For Immediate Release:
May 21, 2014
Contact: Colin Dunn
(202) 400 – 2609
EU and U.S. auto industry call for a comprehensive agreement under TTIP; Study examines EU & U.S. vehicle safety equivalence
May 21 2014, Washington, DC and Brussels – As the fifth round of negotiations of the Transatlantic Trade and Investment Partnership (TTIP) take place this week in Arlington, Virginia, the European Automobile Manufacturers’ Association (ACEA), the American Automotive Policy Council (AAPC), and the Alliance of Automobile Manufacturers (Alliance) reiterate their strong support for an ambitious automotive sector component in any final package.
The associations also announced that the University of Michigan Transportation Research Institute (UMTRI) in partnership with SAFER, a transportation research center at Chalmers University in Gothenburg, Sweden (two of the leading traffic safety research centers in the U.S. and EU), are commencing Phase 2 of a study in support of the TTIP negotiations. The study is evaluating whether motor vehicles manufactured in compliance with either the EU or U.S. regulatory requirements provide essentially equivalent real-world safety performance when driven on European roadways or on U.S. roadways.
At a stakeholder presentation on May 21st, the associations announced that Phase 1 of the study had been completed. UMTRI and SAFER have developed a methodology to analyze real-world traffic accident data using three statistical approaches, to provide a sound technical basis for assessing the similarities or differences in safety performance between EU and U.S. -regulated vehicles. The organizations have also identified potential country-specific and multinational datasets to use in Phase 2 of the study.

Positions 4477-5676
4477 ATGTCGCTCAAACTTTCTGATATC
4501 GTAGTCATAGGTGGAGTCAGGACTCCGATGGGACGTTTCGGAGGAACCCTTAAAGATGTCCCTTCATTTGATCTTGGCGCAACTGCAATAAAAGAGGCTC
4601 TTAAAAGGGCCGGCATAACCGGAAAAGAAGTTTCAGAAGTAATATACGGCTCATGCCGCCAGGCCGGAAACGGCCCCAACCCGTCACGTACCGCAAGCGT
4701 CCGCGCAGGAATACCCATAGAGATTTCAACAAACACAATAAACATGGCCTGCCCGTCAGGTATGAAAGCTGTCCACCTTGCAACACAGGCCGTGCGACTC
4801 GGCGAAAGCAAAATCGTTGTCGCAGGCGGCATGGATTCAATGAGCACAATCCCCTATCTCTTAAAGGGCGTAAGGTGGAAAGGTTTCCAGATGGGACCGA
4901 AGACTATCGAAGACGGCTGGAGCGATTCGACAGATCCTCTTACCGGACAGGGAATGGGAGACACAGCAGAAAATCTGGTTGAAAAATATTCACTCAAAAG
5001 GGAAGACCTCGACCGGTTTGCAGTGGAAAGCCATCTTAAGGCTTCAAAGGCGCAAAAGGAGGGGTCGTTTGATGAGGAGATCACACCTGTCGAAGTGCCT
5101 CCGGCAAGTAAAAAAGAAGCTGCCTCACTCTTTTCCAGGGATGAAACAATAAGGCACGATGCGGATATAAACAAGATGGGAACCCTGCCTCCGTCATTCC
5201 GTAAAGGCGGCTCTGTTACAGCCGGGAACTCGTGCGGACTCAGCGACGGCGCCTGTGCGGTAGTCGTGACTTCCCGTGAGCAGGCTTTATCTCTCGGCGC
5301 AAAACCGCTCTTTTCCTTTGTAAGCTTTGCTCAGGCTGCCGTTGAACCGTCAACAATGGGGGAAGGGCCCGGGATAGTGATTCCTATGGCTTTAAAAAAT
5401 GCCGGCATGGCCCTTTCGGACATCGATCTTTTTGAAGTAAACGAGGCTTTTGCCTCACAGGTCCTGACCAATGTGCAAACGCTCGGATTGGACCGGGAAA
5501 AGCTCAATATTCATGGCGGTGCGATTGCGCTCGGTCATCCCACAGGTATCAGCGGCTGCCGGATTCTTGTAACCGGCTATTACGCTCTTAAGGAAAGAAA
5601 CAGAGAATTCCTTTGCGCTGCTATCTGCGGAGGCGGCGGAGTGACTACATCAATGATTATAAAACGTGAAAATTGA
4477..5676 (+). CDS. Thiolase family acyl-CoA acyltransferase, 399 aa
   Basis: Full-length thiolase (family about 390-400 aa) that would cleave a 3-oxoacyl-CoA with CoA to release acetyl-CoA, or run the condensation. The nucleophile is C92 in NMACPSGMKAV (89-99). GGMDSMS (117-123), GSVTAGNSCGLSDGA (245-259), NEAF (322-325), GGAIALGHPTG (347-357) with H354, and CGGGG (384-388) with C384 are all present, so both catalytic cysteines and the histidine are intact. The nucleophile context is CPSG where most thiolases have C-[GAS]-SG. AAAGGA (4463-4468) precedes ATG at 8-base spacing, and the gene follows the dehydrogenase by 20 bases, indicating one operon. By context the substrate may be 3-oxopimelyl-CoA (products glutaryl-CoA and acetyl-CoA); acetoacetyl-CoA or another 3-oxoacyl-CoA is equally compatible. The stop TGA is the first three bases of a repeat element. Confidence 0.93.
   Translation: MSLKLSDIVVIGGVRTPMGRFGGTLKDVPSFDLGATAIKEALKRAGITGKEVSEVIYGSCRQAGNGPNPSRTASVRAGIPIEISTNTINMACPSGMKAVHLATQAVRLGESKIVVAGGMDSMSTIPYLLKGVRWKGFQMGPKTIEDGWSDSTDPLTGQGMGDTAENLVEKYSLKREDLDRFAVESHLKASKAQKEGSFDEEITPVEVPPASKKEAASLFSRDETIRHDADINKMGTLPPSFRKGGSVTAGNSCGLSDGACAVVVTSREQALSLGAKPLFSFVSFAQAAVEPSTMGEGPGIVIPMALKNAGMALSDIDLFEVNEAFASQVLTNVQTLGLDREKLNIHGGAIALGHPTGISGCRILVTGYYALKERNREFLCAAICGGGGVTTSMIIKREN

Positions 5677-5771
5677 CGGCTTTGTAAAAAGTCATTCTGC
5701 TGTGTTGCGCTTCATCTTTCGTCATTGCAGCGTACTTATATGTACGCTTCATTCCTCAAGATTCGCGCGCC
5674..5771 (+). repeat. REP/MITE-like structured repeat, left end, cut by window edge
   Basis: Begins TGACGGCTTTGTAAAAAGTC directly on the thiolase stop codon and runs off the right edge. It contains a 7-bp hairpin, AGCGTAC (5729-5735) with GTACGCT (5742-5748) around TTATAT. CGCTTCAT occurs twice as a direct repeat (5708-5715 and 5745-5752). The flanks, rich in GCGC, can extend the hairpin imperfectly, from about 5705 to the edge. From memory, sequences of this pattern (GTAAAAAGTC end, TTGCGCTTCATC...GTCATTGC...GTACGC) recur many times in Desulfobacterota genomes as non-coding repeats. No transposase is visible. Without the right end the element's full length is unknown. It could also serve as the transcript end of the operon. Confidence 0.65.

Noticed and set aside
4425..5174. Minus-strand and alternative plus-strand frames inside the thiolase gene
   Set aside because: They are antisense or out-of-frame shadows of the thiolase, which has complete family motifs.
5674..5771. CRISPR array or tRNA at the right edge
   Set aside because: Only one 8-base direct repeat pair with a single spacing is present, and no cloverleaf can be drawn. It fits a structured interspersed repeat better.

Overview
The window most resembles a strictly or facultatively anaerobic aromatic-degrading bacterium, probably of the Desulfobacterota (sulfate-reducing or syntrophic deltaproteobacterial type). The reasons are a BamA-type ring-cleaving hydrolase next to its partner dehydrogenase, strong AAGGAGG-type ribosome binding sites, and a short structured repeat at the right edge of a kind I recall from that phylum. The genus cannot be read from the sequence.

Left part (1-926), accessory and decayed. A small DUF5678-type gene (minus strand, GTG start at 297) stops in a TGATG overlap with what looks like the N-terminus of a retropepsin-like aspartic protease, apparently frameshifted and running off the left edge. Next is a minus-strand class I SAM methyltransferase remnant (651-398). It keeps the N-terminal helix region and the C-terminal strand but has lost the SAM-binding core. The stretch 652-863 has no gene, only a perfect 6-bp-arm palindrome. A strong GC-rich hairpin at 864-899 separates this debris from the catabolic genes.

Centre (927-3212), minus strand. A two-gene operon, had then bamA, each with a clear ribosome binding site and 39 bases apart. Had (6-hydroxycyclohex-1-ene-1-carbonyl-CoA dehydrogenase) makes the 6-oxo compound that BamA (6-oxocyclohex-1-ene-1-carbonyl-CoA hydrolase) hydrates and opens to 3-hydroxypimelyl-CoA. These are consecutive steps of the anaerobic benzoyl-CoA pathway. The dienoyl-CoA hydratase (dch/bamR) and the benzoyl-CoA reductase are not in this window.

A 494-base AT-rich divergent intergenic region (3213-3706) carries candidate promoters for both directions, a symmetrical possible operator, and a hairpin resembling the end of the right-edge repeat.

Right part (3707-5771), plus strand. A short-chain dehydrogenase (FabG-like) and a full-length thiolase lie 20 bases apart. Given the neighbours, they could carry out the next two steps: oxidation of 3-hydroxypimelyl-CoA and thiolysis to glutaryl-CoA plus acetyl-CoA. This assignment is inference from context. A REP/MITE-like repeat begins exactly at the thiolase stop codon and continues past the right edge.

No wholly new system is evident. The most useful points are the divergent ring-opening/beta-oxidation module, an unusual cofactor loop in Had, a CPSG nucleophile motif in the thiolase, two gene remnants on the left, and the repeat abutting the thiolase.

AAPC, ACEA and the Alliance believe that the benefits of any ambitious agreement can only be reached if sufficient regulatory convergence is achieved. The three associations have been working together since the announcement of the TTIP negotiations to harmonize positions and to deliver supporting evidence of essentially equivalent real-world safety performance.
EU-U.S. auto-related trade currently accounts for 10% of total trade between the two regions. Together, the EU and the US account for 32% of global auto production and 35% of global auto sales. Under a TTIP, the two regions would represent the largest share of auto production and sales ever covered by a single trade agreement.